Mr. Kenneth Azikwe is the Ondo State Coordinator,National Agency for Food and Drug Control, NAFDAC. In this interview with Evelyn Omotoye, he bares his mind on the efforts the agency is making to grow micro, small and medium scale food and drug manufacturing businesses, ensuring wholesome regulated products are made available to Nigerians and other sundry issues.
Can you briefly tell us the agency’s activities in the state?
NAFDAC is an organisation that was established to regulate importation, exportation, manufacturing, distribution, sales and use of regulated products. Our regulated products include drugs, packaged water, medical devices, food and chemicals which we register.
We also carry out routine activities to ensure that those that have been registered and certified are playing the games according to the rules and where they are not, sanctions are imposed. This is to be sure that what we called good manufacturing practices and routine facilities that we have certified to produce those regulated products are followed.
We also carry out campaign on drug abuse and misuse among our youths and the civil populace.
We also carry out pharmaco-vigilant campaign which is to ensure that the drugs available are inefficacious, that is, where there is a contradiction in the response to what the drug does, it is expected that such person should report to the agency for further investigation. Pharmaco-vigilance is what we do by visiting where we had dropped pharmaco-vigilant forms in the hospitals, pharmacies and other places where we encourage them to do pharmaco-vigilance.
This practice has been taken to the next level now whereby you can use online reporting portal to report pharmaco-vigilance complaints for further investigation.
In terms of food, we visit all the facilities that handles food according to our mandate, and we visit facilities where the food are being distributed for sale such as supermarkets, we ensure that they are kept under the right condition, so that, the quality does not deteriorate before it gets to the consumer.
For some of those regarded as food (micro-nutrients) vehicles, such as flour , vegetable oil or sugar which are supposed to be fortified with vitamin A and salt, that is fortified with iodine, we ensure they are actually fortified and are kept in a proper condition so that the micro-nutrients in these food vehicles are intact, so that, the consumers can get the exact specifications for their own well-being.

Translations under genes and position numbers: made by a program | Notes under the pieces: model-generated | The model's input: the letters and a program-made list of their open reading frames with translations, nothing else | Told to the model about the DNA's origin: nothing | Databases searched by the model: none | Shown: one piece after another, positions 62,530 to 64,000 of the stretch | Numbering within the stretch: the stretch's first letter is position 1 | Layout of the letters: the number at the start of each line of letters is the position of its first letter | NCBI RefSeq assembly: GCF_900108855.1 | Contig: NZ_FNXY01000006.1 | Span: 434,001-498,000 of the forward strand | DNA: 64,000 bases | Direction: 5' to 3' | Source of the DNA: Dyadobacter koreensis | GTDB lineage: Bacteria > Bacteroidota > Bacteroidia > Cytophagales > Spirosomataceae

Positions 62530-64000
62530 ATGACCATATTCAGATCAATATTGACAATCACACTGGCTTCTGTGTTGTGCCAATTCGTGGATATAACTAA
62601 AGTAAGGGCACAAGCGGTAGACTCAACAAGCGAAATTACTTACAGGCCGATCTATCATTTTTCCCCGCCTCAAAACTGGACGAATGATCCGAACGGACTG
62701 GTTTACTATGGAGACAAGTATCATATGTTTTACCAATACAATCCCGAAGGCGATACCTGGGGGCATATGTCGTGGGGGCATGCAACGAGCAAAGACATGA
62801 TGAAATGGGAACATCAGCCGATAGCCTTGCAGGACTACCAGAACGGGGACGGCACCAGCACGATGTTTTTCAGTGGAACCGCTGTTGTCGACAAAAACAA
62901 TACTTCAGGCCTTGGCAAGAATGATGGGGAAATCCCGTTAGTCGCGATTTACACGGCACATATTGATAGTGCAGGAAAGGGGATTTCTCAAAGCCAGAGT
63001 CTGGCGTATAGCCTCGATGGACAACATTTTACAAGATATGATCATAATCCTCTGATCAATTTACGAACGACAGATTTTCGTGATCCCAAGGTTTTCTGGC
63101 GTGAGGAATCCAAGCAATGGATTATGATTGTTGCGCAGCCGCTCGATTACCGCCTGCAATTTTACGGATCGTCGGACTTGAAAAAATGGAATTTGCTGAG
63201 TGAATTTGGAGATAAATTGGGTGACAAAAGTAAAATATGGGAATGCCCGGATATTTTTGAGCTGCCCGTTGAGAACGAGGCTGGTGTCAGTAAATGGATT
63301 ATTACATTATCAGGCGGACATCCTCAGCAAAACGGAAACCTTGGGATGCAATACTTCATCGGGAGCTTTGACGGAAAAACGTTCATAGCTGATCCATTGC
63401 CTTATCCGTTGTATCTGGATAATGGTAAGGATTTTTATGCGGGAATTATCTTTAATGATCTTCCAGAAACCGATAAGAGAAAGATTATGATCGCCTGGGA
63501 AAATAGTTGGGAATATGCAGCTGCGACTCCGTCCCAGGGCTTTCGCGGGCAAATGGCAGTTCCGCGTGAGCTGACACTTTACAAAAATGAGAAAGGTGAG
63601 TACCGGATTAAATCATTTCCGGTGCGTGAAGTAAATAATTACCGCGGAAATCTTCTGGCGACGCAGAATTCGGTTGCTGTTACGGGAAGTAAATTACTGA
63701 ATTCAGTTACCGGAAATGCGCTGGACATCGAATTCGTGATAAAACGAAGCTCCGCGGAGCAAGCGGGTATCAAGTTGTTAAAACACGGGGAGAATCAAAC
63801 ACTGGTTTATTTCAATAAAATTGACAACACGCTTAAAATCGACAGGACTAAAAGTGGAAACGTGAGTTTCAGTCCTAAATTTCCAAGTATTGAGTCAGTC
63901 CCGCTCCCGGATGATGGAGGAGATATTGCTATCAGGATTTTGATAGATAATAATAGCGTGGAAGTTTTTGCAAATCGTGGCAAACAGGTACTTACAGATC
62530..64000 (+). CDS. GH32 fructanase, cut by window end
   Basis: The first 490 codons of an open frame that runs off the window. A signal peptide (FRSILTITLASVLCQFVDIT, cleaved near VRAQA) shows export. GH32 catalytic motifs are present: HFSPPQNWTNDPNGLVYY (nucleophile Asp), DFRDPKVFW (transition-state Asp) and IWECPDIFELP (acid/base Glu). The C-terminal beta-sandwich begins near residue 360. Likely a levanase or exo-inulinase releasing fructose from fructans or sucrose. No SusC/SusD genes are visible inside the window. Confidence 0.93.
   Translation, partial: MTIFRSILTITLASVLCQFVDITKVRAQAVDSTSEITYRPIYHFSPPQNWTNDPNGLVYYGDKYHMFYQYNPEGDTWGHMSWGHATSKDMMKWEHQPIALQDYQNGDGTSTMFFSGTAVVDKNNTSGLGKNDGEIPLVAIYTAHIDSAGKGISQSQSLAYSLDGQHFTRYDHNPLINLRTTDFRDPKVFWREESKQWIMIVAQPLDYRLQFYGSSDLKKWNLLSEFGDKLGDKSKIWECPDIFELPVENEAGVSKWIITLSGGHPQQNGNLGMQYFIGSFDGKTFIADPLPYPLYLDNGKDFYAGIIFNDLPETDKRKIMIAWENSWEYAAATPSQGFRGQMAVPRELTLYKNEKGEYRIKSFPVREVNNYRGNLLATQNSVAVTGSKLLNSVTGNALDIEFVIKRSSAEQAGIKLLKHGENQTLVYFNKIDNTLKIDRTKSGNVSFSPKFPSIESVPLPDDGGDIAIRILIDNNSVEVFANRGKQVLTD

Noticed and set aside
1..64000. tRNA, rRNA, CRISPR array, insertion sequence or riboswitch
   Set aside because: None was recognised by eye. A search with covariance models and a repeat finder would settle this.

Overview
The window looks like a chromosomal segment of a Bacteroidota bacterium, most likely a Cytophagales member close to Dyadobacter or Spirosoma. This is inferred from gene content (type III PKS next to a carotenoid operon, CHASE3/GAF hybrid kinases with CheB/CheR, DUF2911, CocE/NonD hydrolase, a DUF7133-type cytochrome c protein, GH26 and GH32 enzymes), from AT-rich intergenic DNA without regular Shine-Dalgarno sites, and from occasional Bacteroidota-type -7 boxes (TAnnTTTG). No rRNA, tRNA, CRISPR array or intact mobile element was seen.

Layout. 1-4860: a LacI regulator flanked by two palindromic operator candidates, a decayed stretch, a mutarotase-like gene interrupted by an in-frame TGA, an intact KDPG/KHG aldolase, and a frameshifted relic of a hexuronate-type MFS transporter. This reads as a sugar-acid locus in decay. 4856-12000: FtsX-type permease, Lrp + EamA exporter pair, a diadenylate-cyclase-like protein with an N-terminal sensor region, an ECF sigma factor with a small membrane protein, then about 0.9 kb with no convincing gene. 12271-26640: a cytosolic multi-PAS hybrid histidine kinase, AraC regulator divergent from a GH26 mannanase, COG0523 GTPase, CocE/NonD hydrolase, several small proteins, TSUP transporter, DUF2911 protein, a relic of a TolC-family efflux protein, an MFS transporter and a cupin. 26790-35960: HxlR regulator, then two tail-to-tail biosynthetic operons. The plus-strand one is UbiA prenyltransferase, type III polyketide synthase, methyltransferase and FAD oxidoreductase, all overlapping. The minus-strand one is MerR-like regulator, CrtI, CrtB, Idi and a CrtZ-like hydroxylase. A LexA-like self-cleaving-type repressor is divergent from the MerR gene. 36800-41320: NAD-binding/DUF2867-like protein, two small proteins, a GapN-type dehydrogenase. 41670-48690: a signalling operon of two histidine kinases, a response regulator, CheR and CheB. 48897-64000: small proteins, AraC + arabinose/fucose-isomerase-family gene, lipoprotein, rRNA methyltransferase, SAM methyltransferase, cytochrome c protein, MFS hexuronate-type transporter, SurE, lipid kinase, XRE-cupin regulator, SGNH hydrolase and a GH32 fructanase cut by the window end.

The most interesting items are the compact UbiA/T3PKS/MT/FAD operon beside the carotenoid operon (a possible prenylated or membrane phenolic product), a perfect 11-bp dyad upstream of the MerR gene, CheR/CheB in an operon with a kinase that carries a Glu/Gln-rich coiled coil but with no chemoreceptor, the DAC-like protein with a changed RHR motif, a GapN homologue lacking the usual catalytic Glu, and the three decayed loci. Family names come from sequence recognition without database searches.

In Ondo State, we have the records of all the food manufacturing outlets where they produce packaged water, beverages, food products, snacks, honey, drugs among others. We do routine monitoring on a regular basis. We just concluded one recently in the Southern part of the state to ensure good manufacturing, distribution and sales practices are in place for the consumers to get the best.
How do you monitor patent stores to control sales of expired drugs?
We do regular monitoring as well. We visit and educate them for drugs that have scratch panel, they should encourage customers to scratch and send the codes to get the response of the genuineness of the products. Apart from this, we organize trainings and retraining for handlers of these products on the ways and manners these product should be handled. We need to enlighten them on why some of these products must not be exposed to sunlight, why they must not cook in the same store where they are storing some of these drugs. Because if you go to the rural areas, you would find out that it is the same shop where the products are being stocked they cook, sleep and the temperature atimes inside the shop would be very high and this could affect the drugs.
How do you carry out your activities to avoid attacks from deviants among other security challenges?
In most cases, we hardly see any resistance because our stakeholders are aware of the roles we play in the society, we carry them along and they are readily willing to cooperate with us to ensure the industry is clean. Although we have the police cooperation when it comes to the issue of security too. What we do is key to the sustainability and survival of the food and drug manufacturing industry. So they believe that we are key partners in ensuring that wholesome regulated products are made available to the consumers. So we hardly have such challenge in most cases.
What other challenges are facing NAFDAC in its operations in getting the best result or would you say NAFDAC has arrived and made it all?